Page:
By PAT WATSON
If you want to look for abuses of employee rights in the working world, look first to what happens to Black workers. A story familiar to many in our community has to do with training a new employee who happens to be a member of the visible majority, only to be replaced eventually by that person.
A cynic would conclude that workplace abuses are tested on the most vulnerable before becoming unspoken policy across the board.
Workers’ unions were the answer to the power imbalance that made workers virtual slaves to employment powerbrokers. But through the efforts of succeeding Conservative governments here in North America and in Europe, the value given to labour has been eroded.
Labour experts point to the enactment of the North American Free Trade Agreement (NAFTA) as a turning point in the dynamic between corporate powers and employees. NAFTA tipped the balance toward corporations.
Now, in just the Greater Toronto Area alone, close to 50 per cent of working people are precariously employed. It used to be that people in low-wage and low-skill jobs lived with job insecurity, but these days many workers in middle-class professions are also in that boat.
Helping to ensure this climate is further nurtured, the federal government through the Ministry of Immigration and the Ministry of Labour have put in place the tools to allow temporary foreign workers to replace the local workforce.
Who wants to believe that the business friendly federal Conservatives are surprised that employers are finding ways to circumvent the rule of looking for Canadian-based labour to fill vacancies first, before going outside our borders? Why would they look here first when part of the policy for bringing in temporary workers includes being able to pay them up to 15 per cent less than local workers?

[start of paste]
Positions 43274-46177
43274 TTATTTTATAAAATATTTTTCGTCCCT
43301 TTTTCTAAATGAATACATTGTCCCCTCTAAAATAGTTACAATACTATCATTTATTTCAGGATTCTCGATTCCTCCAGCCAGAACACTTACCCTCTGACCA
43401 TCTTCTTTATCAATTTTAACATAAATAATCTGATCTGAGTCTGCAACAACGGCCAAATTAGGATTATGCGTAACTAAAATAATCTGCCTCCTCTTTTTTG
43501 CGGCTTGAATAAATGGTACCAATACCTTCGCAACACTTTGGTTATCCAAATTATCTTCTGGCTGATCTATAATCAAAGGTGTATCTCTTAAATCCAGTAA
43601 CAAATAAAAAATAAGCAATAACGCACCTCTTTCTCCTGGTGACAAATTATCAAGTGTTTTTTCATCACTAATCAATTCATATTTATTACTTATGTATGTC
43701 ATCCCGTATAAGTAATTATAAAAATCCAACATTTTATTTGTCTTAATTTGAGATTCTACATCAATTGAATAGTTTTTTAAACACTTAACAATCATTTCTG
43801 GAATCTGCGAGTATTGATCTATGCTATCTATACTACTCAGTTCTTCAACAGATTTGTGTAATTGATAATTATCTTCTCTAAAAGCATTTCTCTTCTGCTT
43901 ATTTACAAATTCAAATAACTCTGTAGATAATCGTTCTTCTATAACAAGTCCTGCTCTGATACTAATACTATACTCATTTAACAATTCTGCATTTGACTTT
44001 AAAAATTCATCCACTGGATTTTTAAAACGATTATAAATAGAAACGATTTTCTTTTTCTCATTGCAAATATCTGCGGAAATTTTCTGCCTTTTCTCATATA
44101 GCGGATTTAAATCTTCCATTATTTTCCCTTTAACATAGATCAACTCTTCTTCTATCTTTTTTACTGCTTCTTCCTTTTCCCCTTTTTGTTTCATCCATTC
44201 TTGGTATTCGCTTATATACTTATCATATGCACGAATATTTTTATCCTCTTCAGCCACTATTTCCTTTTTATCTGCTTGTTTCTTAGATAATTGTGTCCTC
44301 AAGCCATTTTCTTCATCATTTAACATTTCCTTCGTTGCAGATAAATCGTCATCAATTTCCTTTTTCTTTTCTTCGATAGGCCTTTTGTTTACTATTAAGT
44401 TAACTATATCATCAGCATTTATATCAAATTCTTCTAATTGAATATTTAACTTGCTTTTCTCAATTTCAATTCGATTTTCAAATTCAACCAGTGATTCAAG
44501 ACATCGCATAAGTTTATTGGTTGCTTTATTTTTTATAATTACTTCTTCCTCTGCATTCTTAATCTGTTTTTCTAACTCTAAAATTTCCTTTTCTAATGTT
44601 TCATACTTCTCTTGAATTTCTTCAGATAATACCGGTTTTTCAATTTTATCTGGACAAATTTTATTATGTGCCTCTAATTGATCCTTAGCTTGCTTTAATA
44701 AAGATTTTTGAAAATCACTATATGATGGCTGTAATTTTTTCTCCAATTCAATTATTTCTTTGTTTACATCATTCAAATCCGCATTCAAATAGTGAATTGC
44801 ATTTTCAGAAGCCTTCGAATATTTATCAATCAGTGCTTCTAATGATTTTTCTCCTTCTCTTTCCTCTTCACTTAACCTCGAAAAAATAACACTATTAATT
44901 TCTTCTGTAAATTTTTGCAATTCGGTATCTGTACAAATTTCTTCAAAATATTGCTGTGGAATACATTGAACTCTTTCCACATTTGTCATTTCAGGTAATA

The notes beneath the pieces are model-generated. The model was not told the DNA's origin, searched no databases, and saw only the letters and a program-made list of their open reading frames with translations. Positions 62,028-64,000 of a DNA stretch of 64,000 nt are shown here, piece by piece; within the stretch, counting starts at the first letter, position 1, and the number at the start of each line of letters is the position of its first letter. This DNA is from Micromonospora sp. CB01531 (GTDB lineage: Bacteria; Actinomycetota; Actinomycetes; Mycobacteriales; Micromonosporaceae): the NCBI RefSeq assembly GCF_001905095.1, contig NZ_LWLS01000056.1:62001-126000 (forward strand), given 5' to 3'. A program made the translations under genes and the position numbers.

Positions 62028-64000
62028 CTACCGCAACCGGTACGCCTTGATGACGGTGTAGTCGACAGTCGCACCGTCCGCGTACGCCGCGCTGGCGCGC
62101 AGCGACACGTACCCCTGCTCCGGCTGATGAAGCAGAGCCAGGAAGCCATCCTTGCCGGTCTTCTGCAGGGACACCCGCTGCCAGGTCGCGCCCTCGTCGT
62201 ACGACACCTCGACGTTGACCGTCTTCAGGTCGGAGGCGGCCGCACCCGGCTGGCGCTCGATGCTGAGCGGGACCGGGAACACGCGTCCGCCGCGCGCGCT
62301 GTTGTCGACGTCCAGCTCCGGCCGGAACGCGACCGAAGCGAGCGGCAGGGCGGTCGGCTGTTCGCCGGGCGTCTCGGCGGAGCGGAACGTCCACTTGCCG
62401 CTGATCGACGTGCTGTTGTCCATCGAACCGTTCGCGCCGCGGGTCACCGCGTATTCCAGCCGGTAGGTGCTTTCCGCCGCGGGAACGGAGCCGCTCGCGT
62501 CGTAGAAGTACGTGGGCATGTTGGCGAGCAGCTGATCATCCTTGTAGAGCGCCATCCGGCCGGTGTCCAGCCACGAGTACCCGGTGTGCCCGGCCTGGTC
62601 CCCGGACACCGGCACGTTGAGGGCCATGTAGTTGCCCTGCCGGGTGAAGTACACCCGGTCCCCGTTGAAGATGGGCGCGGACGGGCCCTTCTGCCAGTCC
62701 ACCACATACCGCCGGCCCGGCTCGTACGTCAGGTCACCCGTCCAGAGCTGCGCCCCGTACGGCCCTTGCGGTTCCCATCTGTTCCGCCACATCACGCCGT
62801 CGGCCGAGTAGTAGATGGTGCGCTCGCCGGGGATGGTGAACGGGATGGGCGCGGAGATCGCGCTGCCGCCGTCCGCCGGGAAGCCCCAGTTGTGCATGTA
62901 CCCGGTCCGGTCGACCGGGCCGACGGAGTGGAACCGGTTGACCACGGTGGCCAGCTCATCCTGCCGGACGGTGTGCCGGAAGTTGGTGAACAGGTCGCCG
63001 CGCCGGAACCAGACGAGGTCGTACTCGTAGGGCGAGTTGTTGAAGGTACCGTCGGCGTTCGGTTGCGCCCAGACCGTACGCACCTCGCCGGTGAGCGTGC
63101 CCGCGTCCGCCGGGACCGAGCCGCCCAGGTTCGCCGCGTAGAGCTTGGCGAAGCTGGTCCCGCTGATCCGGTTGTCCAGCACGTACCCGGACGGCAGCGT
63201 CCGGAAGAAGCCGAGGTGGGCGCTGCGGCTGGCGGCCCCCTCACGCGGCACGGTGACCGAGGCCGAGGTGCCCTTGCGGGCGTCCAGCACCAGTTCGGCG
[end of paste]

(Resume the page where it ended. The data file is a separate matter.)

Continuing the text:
We are in a labour crisis that’s bubbling up to the surface and if left un-remedied will reach a tipping point. The Occupy Movement that camped out on King Street West in 2011 was yet another signpost of this employment unrest.
Toronto’s unemployment rate is 8.5 per cent, but among youth it is 16.5 per cent. Among visible minority youth that rate looks more like one-in-four, and this is despite many having invested in various forms of post-secondary training and education.
Unemployment across Canada is seven per cent, with government estimates that in excess of 260,000 job vacancies are waiting for qualified Canadians to fill jobs in health care, construction, information and communications technology, and jobs that require training in science and mathematics. Temporary foreign workers were employed in more than 200,000 jobs in Canada in 2012.
The bait-and-switch in this scenario comes with the legitimate concern that there is a gap between the skills that the marketplace is calling for and the skills the labour force is presenting. The unanswered question is why the private sector is not investing more in ensuring training for the skills it says it needs.
It used to be that companies would hire and then provide additional training to ensure their employees had the required skills. That was then. These days, corporations save on their bottom line by expecting workers to arrive already fully trained. But this ‘cost saving’ gambit has created the current massive skills-needs gap.
This is nonetheless a zero sum scenario since not investing in workers here means gains by workers elsewhere. That means employment opportunities for temporary workers from India, for example. And, of course, those coming from the Caribbean and Mexico to do labour intensive farm work.
It’s not that provincial governments are trying to do their part in rebalancing the labour gap problem. Training programs are out there, but the private sector needs to do more to foster the skills needed. But then, if the government in Ottawa can look the other way while low-wage temporary workers are brought in, where is the motivation for the private sector to invest in local workers?
A note on American segregation in 2013…
Ray Charles’ version of the winsome “Georgia on my Mind’, the state song of Georgia, takes on a poignant tenor with news that this Saturday, Wilcox County High School, in Georgia, will hold its very first high school prom that is not racially segregated.